Nevertheless, OMTs do not come without risks for the ECB’s balance sheet. Even if the ECB will only intervene if a member state has applied for support from the ESM and undertakes a tough adjustment program, there is no guarantee that the prescribed policies will be sustainable and not end up in an ultimate default. But having bought such debt, the ECB would incur a loss. The resulting reduction in the bank’s net worth could undermine the credibility of the institution. However, it is all a matter of dosage and balance. The larger the amount of risky paper, the larger the potential threat to the creditworthiness of the ECB. Bundesbank President Weidmann has a valid point, when he emphasizes that the Fed buys treasury bonds backed by a strong centralized federal government, while such an institution does not exist in the Euro Area.
On the other hand, losses by the central bank would come at the expense of national treasuries in accordance with the ECB’s shareholding quota. Thus, in the end taxpayers have to assume a liability for which they are not responsible, and this poses problems of democratic accountability. Democracies are built on the principle “No taxation without representation”. Yet, who is representing Europe’s citizens when it comes to assessing the risks of a bailout? Who is to authorize fiscal policies that determine the likelihood of defaults? No doubt, national parliaments are the only legitimate body to vote on national taxes, but they have no legitimacy to impose policies on neighbouring countries for which they are not elected. In the present crisis this is an increasingly sensitive issue, as the resurgence of anti-German or anti-Southern feelings in Europe proves. The problem is that national parliaments can only represent partial interests, while financial decisions affect all citizens in the Euro Area simultaneously.
Logically, democratic principles would require that such decisions are taken by the representatives of European citizens in toto, hence by the European Parliament: as Jürgen Habermas has repeatedly emphasised, modern democratic theory postulates that collective decisions about public goods should be taken in an institutional context, which allows the addressees of these decisions to consider themselves as the authors of them. Implementing this principle would require a Treaty change, which could turn the European Union in the direction of greater social justice because it would give citizens the right of choosing distributions of social wealth in accordance with principles of fairness.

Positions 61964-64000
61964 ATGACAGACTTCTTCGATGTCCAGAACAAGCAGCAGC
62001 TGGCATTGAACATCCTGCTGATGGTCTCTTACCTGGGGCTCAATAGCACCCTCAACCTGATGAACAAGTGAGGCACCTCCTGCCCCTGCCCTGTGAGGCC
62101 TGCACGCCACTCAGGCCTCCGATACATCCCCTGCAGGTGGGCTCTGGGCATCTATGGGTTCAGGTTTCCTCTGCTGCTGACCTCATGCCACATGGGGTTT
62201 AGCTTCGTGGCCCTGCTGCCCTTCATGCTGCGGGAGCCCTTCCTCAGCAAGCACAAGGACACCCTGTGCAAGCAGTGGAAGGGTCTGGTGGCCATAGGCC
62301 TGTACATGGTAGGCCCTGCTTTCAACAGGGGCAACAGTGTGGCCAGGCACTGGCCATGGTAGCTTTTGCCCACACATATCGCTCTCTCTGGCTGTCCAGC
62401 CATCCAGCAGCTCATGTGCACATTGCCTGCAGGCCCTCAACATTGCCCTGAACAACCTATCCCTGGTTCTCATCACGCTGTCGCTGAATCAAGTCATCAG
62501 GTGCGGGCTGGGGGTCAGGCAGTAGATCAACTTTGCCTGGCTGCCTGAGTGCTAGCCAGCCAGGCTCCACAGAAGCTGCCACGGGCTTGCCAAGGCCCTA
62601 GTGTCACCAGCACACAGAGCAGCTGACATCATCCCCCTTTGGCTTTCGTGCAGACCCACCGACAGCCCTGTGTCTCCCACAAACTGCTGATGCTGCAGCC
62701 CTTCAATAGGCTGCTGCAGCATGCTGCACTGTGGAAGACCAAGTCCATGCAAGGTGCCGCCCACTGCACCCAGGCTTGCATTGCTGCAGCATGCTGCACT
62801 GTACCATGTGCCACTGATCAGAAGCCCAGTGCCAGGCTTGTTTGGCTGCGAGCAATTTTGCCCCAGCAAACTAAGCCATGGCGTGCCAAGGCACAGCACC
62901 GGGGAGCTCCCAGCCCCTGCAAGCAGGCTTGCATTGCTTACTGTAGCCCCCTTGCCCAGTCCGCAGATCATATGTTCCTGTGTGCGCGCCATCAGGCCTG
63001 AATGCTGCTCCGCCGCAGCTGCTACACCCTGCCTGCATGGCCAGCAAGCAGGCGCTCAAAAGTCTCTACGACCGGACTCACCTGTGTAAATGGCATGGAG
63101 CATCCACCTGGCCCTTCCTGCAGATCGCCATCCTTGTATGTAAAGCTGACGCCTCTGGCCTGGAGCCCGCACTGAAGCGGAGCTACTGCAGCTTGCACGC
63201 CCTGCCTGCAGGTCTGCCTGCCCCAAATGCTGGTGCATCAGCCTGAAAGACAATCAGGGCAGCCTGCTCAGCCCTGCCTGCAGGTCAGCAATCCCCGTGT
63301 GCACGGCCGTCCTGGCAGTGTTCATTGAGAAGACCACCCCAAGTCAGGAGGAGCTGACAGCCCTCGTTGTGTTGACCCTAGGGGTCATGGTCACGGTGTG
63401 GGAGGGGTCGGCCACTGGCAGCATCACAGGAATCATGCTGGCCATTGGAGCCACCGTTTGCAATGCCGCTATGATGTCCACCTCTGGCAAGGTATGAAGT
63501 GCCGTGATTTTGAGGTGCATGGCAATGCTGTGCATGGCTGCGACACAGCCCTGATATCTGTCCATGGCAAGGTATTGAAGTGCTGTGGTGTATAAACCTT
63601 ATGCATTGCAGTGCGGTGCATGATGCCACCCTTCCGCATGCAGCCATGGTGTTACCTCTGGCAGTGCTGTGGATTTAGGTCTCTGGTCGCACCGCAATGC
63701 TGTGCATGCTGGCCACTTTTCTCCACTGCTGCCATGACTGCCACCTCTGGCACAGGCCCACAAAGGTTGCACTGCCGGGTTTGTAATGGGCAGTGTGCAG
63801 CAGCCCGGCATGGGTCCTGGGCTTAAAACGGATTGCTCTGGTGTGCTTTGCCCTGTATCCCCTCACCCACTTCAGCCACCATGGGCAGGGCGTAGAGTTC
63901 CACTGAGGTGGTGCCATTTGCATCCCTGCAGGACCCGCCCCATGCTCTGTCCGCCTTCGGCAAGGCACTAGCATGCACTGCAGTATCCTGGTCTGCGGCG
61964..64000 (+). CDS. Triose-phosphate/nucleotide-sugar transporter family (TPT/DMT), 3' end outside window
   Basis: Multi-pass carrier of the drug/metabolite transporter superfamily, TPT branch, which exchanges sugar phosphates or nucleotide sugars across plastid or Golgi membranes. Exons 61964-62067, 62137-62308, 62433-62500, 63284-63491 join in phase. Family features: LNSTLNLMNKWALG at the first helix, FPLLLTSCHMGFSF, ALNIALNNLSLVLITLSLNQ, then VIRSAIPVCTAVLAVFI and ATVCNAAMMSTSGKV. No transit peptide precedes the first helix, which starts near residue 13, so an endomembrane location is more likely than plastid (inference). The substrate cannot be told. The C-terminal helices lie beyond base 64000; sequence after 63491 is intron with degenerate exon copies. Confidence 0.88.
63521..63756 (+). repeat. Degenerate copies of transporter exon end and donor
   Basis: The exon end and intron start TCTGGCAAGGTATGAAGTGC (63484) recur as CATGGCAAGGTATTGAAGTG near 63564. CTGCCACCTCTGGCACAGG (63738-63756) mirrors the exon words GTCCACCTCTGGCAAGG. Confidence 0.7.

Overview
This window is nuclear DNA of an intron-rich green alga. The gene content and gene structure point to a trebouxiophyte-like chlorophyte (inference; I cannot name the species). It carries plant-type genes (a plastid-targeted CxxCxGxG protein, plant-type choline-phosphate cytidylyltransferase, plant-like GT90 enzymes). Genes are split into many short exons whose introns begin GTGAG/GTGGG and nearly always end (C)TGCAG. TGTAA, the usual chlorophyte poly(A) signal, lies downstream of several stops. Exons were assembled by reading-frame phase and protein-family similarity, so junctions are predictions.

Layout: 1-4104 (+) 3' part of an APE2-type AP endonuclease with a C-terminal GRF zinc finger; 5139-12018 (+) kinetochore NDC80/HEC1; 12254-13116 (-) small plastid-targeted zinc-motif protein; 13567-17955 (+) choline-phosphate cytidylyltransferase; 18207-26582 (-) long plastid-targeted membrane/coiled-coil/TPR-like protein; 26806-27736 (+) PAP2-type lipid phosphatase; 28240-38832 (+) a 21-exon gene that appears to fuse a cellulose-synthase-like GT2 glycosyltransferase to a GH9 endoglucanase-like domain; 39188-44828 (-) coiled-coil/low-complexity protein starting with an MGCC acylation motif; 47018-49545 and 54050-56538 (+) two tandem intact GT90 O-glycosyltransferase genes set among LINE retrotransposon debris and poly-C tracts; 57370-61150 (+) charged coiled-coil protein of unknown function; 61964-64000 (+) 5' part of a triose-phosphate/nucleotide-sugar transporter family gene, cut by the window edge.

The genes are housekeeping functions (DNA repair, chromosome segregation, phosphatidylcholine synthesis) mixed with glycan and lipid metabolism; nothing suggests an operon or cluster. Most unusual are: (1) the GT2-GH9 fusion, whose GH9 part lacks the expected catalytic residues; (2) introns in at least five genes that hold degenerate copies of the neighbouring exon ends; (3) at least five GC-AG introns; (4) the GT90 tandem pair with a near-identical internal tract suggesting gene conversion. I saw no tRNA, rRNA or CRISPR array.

On the other hand, a vote by European representatives could be seen as interference into national affairs and this is incompatible with liberal principles. Even the European Parliament could not claim legitimacy for telling national governments how to tax their citizens. Liberal and republican sovereignists therefore claim that justice can only be achieved within the limits of the nation state.
Ultimately, the only clean solution for these contradictions would be the issuance of Eurobonds backed by a European tax, separate from national taxes, and authorized by the European Parliament, which guarantees that that financial liabilities undertaken by national governments and European authorities are in the collective European interest of citizens.
As long as citizens have reasons to doubt that the basic structure of the European Union is not generating fair and just outcomes, they will not accept policies imposed by national governments. This is the core issue behind the Euro crisis.
 See: Merler, Silvia and Jean Pisani-Ferry, 2012.Who is afraid of Sovereign Bonds? Bruegel Policy Contribution, 2012/02, February
 See Social Europe, How to bring Germany on board.
 ”The democratic constitutional state, by its own definition is a political order created by the people themselves and legitimated by their opinion and will-formation, which allows the addressees of law to regard themselves at the same time as the authors of the law.” Jürgen Habermas, 2001. The Postnational Constellation. Political Essays. Oxford: Polity Press, p. 65.
 See: Thomas Nagel, 2005. The Problem of Global Justice; in: Philosophy & Public Affairs, Vol. 33, No. 2 (Spring, 2005), pp. 113-147